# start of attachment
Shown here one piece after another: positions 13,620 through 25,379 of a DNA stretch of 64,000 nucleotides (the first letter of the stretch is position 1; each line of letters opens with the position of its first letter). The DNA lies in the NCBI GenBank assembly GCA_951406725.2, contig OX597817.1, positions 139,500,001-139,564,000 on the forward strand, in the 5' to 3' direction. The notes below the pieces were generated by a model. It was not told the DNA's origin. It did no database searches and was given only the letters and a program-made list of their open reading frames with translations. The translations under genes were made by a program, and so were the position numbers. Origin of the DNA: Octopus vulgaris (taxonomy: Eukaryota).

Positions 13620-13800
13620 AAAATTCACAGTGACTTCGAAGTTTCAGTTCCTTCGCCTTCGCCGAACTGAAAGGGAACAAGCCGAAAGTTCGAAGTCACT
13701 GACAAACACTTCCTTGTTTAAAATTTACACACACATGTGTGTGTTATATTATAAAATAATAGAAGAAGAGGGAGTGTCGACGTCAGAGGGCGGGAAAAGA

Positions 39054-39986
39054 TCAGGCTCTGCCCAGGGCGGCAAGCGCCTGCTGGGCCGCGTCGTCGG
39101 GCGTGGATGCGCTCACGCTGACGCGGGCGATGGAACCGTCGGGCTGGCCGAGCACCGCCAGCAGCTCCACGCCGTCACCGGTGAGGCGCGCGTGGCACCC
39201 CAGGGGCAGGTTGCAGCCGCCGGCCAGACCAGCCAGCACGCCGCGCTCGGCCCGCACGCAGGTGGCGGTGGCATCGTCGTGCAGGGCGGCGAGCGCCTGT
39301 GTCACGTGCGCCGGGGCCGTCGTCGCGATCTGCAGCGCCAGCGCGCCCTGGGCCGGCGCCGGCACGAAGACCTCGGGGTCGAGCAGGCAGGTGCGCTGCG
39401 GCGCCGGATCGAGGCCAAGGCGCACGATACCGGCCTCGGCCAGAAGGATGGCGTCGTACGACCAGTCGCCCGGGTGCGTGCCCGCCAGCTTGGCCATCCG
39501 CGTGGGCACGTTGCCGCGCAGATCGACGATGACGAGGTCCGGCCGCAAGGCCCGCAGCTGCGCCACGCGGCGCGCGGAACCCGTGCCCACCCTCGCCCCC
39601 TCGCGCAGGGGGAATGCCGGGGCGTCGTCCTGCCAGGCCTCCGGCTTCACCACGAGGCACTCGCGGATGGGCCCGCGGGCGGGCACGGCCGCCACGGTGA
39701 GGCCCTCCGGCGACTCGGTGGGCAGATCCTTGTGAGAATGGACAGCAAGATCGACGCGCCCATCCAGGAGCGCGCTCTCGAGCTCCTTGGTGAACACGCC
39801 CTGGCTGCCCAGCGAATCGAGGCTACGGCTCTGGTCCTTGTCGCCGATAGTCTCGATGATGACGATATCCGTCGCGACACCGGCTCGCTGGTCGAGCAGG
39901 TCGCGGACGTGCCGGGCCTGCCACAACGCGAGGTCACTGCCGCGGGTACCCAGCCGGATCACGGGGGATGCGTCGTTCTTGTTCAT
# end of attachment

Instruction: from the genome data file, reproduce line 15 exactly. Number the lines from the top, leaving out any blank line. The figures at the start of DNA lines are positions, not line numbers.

39901 TCGCGGACGTGCCGGGCCTGCCACAACGCGAGGTCACTGCCGCGGGTACCCAGCCGGATCACGGGGGATGCGTCGTTCTTGTTCAT